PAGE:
Edinburgh and Midlothian submit waste plant plans
21 March 2011
Edinburgh and Midlothian councils have outlined the scope of their waste partnership project with planning proposals for three large-scale waste treatment plants.
The councils, working under the banner of the ‘Zero Waste Project’, submitted an application last week (March 17) for planning permission in principle to develop waste treatment facilities at a disused site at the Millerhill Marshalling yard near Millerhill in Midlothian.
The proposal submitted to Midlothian council would see the development of a 100,000 tonne-a-year capacity energy-from-waste incinerator, a 30,000 tonne-a-year capacity anaerobic digestion plant and a 200,000 tonne-a-year capacity mechanical biological treatment plant.
Primarily designed to treat residual waste and food waste, the three facilities will form the key infrastructure being developed under the two council’s joint long-term, £500 million waste contract (see letsrecycle.com story).
The two councils last month outlined plans to develop an anaerobic digestion facility, with hopes of finding a contractor to bring the plant online by 2015 (see letsrecycle.com story).
Commenting on the submission for planning permission in principle, Gordon Pollock, project director for the two council initiative, said: “We’re very pleased to be able to submit this planning application.
“We’ve carried out a lot of work to make sure this is the best place to build and having worked closely with the community and considered the points they raised, we feel that we can really make this site work as a location for Zero Waste facilities. We look forward to receiving a positive decision on the application in the coming months.”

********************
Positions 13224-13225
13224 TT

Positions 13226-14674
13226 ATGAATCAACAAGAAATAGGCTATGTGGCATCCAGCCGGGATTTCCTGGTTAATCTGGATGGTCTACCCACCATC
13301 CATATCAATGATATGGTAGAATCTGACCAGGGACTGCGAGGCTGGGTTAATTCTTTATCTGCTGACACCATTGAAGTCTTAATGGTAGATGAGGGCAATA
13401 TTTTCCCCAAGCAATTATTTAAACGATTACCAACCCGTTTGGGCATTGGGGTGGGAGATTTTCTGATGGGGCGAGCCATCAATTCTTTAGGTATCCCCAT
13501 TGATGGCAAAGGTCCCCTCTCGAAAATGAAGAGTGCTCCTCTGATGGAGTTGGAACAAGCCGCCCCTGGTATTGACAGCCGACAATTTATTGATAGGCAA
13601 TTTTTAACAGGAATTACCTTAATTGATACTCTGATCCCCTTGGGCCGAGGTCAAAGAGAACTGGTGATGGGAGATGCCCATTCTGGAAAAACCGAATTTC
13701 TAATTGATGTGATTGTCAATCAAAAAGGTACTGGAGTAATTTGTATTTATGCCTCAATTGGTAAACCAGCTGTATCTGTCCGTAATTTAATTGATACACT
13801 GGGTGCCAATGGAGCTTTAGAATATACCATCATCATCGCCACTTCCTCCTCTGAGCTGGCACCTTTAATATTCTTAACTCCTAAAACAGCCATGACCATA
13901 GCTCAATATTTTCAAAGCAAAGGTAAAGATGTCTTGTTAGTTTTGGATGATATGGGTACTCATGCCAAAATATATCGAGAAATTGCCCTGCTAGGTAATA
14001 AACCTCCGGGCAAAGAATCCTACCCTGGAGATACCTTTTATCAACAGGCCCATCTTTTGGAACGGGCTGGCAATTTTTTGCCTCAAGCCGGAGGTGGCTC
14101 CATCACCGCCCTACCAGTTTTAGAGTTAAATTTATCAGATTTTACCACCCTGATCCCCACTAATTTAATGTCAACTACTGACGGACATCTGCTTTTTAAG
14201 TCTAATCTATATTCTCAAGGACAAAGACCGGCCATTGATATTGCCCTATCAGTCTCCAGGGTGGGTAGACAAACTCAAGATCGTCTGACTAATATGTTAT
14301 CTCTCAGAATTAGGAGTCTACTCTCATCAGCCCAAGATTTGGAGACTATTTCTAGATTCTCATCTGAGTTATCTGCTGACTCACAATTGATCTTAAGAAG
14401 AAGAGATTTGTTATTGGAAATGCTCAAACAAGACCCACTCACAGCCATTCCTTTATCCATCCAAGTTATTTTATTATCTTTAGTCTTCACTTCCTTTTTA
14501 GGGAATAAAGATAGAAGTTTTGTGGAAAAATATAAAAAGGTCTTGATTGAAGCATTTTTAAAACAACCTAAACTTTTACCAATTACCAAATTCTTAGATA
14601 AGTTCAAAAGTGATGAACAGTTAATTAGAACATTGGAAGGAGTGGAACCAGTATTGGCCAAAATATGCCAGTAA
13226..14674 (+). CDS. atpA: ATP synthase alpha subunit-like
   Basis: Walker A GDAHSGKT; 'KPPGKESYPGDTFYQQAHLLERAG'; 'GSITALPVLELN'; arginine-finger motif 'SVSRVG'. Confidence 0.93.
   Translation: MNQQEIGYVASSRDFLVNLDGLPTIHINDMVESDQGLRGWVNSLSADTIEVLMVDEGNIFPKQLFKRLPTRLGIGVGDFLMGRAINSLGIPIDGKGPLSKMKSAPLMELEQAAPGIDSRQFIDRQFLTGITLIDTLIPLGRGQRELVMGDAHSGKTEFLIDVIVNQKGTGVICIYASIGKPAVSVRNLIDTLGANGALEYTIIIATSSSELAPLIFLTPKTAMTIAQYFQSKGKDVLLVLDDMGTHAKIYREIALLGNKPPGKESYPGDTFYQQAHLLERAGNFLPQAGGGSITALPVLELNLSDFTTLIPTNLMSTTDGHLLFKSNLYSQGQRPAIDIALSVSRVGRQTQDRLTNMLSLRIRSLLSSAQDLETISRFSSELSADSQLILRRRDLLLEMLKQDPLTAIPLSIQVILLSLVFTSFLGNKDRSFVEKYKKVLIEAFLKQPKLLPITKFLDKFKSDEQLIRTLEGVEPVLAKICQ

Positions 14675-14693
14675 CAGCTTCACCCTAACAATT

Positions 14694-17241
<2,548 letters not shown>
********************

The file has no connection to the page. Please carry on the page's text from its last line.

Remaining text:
A spokesman for the Zero Waste Project told letsrecycle.com that the document would act as an indication of what treatment facilities the partnership would be looking to build.
However, as it is currently tendering for a contractor, the size and type of facility could be subject to change.
Public consultation on the proposals took place between November 2009 and November 2010, with a series of events were held for the public to learn about the proposals and ask any questions in relation to them.
The two councils said that more than 150 people attended these events, many providing feedback to the project team. This information has been included as part of the planning application submission for planners to consider.
Other elements of the planning proposal include a visitor centre, where school and community groups could attend for educational visits and a materials recovery facility where residual waste will be sorted before being treated.
The Scottish Futures Trust – an independent body established by the Scottish Government to distribute public money – stated yesterday (March 16) that the Zero Waste Project would be one of three major waste treatment contracts set to receive financial support over 2011/12 (see letsrecycle.com story).